University of Missouri

My primary research focus is the ecology and transmission of infectious diseases and their effects on human populations. I am particularly interested in the geographic spread of human infectious diseases in both historical and modern populations and the ways that human social behaviors promote or limit that spread. I am also interested in the demography of living and past populations.

Present research projects focus on a) a comparison of the spread of the 1918-19 influenza epidemic and other epidemics in Labrador and Alaska, b) the spread of multiple acute pathogens (especially influenza and measles) within a context of chronic tuberculosis and malnutrition in Newfoundland and Labrador during the first half of the 20th century, c) the impact of community improvements on mortality at different ages in Columbia, Missouri during the early 20th century, and d) understanding potential factors, including infectious disease, nutrition, and environmental change, that were implicated in the pre-Columbian rise and abandonment of the Long House Valley in the Four Corners region of Arizona. I specialize in developing and analyzing results from mathematical and computer modeling of the spread of infectious diseases, with a present emphasis on the development of agent-based computer simulation models.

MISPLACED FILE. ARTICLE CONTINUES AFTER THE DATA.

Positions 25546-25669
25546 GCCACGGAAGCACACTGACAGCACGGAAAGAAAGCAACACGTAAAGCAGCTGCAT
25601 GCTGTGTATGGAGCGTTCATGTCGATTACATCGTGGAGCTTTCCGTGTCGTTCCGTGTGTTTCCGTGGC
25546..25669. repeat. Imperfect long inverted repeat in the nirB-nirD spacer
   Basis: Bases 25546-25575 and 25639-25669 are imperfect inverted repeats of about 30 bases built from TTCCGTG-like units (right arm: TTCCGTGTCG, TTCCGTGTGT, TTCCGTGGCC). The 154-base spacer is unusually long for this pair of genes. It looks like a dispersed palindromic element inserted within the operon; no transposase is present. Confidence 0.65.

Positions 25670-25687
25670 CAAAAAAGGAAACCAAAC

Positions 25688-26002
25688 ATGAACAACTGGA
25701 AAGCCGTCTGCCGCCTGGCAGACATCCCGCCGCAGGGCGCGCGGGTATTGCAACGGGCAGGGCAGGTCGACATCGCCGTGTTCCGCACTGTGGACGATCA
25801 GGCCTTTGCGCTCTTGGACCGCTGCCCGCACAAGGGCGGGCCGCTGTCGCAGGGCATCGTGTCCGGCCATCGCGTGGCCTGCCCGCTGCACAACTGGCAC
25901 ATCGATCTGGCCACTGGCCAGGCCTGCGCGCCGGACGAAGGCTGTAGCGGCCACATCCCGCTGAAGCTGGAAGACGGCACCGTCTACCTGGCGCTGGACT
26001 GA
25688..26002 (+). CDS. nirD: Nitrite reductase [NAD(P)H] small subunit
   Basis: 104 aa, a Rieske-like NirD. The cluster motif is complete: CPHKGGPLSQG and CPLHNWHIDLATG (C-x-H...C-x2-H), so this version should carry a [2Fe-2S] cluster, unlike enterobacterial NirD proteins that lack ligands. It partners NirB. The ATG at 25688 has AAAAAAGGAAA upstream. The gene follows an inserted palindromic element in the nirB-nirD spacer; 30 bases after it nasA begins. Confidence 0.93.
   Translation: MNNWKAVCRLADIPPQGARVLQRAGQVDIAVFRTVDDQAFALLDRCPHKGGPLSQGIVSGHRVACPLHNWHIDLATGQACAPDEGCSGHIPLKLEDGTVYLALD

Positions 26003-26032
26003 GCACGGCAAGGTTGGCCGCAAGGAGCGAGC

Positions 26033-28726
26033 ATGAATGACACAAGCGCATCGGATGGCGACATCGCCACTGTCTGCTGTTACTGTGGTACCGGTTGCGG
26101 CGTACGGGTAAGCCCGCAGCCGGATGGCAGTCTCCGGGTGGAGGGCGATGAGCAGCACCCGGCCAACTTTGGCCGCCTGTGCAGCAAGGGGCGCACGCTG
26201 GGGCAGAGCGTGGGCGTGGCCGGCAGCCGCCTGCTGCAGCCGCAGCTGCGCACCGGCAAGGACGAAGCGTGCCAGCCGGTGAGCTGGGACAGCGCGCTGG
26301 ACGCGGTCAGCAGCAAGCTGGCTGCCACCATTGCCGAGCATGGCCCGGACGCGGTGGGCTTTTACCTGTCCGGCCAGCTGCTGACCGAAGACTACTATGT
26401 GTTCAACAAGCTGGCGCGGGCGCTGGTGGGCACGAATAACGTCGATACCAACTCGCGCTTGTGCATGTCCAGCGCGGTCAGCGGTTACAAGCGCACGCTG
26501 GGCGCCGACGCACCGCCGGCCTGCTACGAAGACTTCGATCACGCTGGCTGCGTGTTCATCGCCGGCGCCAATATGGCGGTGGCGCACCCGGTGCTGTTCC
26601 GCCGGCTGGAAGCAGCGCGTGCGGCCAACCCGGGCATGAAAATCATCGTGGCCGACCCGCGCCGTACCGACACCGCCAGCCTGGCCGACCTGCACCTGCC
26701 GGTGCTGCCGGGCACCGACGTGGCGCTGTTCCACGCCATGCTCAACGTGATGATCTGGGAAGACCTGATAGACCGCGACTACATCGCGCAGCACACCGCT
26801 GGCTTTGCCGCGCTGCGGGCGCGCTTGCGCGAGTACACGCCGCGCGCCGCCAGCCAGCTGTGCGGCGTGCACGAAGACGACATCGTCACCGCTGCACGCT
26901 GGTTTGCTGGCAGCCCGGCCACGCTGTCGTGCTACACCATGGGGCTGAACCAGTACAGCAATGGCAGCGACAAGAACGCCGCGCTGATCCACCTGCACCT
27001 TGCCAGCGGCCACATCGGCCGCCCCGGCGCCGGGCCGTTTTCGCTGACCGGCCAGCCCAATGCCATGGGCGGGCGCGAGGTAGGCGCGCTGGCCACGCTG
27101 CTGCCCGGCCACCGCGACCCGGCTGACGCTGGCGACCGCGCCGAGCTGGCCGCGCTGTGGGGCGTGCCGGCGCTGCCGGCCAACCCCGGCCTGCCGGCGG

I am no longer accepting graduate students. If you are a student or researcher working in an area related to what I study, feel free to contact me with questions and comments about my or your own work.

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